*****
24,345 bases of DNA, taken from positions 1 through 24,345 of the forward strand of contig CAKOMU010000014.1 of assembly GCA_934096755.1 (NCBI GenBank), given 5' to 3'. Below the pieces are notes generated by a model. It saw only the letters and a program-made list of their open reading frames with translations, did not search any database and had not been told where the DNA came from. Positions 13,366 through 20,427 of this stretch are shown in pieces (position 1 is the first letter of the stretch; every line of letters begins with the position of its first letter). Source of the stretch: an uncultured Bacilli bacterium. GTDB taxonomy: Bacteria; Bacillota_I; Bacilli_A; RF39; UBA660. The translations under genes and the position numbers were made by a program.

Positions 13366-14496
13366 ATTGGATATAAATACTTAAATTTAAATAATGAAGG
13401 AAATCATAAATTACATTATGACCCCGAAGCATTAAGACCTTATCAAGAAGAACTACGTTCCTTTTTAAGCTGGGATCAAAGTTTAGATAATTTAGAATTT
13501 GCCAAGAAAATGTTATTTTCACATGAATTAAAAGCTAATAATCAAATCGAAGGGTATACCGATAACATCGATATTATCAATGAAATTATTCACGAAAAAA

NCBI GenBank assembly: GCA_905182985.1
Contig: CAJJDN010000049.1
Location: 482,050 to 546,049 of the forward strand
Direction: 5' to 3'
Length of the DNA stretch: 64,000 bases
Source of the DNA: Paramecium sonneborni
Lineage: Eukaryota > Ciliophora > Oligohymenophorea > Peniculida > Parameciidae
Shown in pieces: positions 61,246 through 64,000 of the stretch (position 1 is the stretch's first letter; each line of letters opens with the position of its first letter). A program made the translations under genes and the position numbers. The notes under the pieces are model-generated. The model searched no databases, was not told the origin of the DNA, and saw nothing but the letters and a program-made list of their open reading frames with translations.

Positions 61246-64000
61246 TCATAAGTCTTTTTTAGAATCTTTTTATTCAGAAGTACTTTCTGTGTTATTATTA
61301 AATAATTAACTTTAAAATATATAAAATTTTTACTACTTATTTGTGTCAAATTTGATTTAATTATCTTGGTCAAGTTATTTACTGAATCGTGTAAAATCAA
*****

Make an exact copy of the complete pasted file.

24,345 bases of DNA, taken from positions 1 through 24,345 of the forward strand of contig CAKOMU010000014.1 of assembly GCA_934096755.1 (NCBI GenBank), given 5' to 3'. Below the pieces are notes generated by a model. It saw only the letters and a program-made list of their open reading frames with translations, did not search any database and had not been told where the DNA came from. Positions 13,366 through 20,427 of this stretch are shown in pieces (position 1 is the first letter of the stretch; every line of letters begins with the position of its first letter). Source of the stretch: an uncultured Bacilli bacterium. GTDB taxonomy: Bacteria; Bacillota_I; Bacilli_A; RF39; UBA660. The translations under genes and the position numbers were made by a program.

Positions 13366-14496
13366 ATTGGATATAAATACTTAAATTTAAATAATGAAGG
13401 AAATCATAAATTACATTATGACCCCGAAGCATTAAGACCTTATCAAGAAGAACTACGTTCCTTTTTAAGCTGGGATCAAAGTTTAGATAATTTAGAATTT
13501 GCCAAGAAAATGTTATTTTCACATGAATTAAAAGCTAATAATCAAATCGAAGGGTATACCGATAACATCGATATTATCAATGAAATTATTCACGAAAAAA

NCBI GenBank assembly: GCA_905182985.1
Contig: CAJJDN010000049.1
Location: 482,050 to 546,049 of the forward strand
Direction: 5' to 3'
Length of the DNA stretch: 64,000 bases
Source of the DNA: Paramecium sonneborni
Lineage: Eukaryota > Ciliophora > Oligohymenophorea > Peniculida > Parameciidae
Shown in pieces: positions 61,246 through 64,000 of the stretch (position 1 is the stretch's first letter; each line of letters opens with the position of its first letter). A program made the translations under genes and the position numbers. The notes under the pieces are model-generated. The model searched no databases, was not told the origin of the DNA, and saw nothing but the letters and a program-made list of their open reading frames with translations.

Positions 61246-64000
61246 TCATAAGTCTTTTTTAGAATCTTTTTATTCAGAAGTACTTTCTGTGTTATTATTA
61301 AATAATTAACTTTAAAATATATAAAATTTTTACTACTTATTTGTGTCAAATTTGATTTAATTATCTTGGTCAAGTTATTTACTGAATCGTGTAAAATCAA